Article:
An increasing number of people who are being detained have established social networks in the community and need to receive visits. The current infrastructure of many detention facilities does not cater for these needs. Considering many detention facilities are undergoing redevelopment, this important factor should be given priority in all planning and design.

Allocation of separate visitor areas with separate entry process for detention population with high and low risks could address many of the issues identified in this report.

Recommendation 8: Train frontline officers in reception process

DIBP and ABF should work with Serco to develop training for frontline officers to ensure the reception process is organised and streamlined.

This measure can reduce the likelihood of misplaced applications, refusal of entry due to administrative errors and late notification of booking confirmation. This training should also target those staff who are tasked with responding to telephone enquiries and should equip them to assist the callers more appropriately.

Recommendation 9: Support religious service providers

DIBP and ABF should better support religious service providers to deliver their services and the entry process should be relaxed for them.

DIBP and ABF should recognise in practice the value that religious service providers add to better management of facility and their role in ensuring people can practice their religions freely.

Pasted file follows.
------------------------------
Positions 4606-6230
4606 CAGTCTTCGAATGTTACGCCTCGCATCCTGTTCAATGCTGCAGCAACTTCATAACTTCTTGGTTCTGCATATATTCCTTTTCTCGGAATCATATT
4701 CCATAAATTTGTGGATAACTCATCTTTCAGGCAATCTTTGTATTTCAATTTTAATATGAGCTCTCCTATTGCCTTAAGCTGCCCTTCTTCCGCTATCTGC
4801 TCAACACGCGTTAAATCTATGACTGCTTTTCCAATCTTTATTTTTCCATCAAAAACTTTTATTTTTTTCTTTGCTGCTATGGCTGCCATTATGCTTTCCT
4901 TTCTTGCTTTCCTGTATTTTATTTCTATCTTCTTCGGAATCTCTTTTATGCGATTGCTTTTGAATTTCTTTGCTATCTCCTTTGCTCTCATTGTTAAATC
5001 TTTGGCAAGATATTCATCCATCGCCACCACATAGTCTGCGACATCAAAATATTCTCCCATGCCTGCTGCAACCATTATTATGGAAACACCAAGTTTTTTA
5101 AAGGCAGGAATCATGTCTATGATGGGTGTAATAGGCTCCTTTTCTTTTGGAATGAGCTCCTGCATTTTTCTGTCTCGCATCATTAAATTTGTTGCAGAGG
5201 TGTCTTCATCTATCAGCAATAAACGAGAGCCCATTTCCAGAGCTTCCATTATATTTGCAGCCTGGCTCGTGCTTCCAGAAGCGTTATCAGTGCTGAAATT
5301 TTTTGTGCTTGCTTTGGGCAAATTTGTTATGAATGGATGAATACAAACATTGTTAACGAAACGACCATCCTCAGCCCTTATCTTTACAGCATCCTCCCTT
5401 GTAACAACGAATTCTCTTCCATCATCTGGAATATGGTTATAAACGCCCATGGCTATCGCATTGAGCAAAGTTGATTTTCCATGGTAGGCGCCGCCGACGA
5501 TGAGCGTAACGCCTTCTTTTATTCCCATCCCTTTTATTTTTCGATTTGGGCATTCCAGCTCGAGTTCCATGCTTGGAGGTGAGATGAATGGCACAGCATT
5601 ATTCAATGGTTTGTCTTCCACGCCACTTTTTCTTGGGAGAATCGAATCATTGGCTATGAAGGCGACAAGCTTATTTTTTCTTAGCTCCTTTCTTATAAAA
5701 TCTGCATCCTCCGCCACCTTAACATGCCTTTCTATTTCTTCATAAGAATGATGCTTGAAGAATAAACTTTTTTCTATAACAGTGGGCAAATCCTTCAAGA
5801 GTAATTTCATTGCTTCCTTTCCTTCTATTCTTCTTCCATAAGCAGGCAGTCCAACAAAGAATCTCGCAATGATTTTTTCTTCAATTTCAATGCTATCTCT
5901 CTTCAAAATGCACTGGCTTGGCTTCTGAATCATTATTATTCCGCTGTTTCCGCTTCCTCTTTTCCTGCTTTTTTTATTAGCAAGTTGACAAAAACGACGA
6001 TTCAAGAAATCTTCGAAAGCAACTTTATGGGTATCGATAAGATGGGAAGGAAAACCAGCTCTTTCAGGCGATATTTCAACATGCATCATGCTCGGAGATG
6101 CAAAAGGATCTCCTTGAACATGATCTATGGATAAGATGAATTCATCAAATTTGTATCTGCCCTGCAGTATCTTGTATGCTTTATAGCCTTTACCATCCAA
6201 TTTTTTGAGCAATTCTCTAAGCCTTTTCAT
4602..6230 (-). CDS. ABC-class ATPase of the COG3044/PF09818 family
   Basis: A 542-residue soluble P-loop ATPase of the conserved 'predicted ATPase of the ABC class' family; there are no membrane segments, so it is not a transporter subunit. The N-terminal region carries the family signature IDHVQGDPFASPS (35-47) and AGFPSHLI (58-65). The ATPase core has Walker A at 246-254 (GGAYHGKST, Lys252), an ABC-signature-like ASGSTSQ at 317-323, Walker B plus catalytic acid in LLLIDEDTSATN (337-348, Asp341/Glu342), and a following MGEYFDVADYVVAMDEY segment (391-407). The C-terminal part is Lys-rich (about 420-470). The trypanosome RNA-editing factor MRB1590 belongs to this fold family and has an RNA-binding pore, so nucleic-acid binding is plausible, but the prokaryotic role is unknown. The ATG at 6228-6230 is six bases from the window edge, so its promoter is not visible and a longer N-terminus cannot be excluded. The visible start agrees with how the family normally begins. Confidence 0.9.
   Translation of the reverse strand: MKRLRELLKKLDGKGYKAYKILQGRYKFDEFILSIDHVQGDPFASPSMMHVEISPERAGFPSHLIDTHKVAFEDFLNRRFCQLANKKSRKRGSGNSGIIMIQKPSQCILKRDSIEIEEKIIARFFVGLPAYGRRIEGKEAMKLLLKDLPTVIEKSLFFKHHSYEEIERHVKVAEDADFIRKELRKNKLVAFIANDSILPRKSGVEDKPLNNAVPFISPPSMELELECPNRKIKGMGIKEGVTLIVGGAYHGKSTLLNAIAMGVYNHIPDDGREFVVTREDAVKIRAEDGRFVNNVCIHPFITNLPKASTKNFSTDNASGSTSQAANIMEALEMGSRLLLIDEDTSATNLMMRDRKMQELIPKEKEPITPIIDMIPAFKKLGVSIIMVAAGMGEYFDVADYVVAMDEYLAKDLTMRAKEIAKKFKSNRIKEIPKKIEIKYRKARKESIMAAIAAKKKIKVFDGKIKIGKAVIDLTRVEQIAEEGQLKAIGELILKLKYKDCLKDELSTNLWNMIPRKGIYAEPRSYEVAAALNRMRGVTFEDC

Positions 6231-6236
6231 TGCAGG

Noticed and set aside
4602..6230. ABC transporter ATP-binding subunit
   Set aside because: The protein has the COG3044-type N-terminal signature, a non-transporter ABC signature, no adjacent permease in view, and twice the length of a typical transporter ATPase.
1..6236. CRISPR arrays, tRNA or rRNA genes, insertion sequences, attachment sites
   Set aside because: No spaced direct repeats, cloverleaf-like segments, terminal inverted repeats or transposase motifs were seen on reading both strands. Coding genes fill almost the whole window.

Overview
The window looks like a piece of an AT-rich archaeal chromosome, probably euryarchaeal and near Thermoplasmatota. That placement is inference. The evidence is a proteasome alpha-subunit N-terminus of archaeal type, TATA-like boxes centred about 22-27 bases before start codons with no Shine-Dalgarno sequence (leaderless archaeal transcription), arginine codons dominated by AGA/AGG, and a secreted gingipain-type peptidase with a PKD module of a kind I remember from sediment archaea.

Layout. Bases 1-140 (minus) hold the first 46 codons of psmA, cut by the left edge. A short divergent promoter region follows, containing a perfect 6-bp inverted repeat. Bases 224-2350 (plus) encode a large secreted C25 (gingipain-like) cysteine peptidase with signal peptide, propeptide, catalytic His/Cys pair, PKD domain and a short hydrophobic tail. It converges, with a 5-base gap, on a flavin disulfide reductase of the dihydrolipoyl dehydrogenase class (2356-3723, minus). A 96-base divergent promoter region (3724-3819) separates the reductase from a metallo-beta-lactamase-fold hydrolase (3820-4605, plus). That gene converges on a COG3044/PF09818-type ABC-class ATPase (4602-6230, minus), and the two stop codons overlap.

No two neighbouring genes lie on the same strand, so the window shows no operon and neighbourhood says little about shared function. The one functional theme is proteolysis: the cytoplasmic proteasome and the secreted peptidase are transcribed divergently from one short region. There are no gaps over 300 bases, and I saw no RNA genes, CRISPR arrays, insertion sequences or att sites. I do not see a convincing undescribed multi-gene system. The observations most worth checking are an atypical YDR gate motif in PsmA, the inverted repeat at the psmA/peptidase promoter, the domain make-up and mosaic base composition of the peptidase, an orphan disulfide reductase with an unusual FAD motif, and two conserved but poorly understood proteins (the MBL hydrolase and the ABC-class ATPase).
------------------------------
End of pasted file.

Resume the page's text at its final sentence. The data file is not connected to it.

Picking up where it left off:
Recommendation 10: Improve translated information on visiting

DIBP and ABF should improve the availability of translated material on visit booking system and the reception process.

Additionally, when the national visit guidelines are released publicly, they should be available in community languages.

Recommendation 11: Improve public information

DIBP and ABF should improve the availability of public information.

Currently there is no public information on the capacity of visitor rooms and the number of people one can visit in each detention facility. This information should be released and made available on the Department’s website as a matter of urgency. The availability of this information will reduce the likelihood of frequent changes to those numbers.

Recommendation 12: Establish independent review of detention

DIBP should establish a transparent and independent process for reviewing detention.

We started this report by speaking about the negative impacts of prolonged and indefinite detention. The recommendations in this report address some of the symptoms of this detention regime, but do not resolve the underlying causes.

RCOA’s longstanding view is that many of our detention issues would be better addressed through fundamental reform of the detention system, including critically the right to independent review of detention. All decisions to detain an individual on account of their unresolved migration status should be reviewable by an independent administrative body at each decision to detain or extend detention, regardless where such detention occurs. People in detention should have a right to attend reviews and challenge the purported necessity for their detention at each review.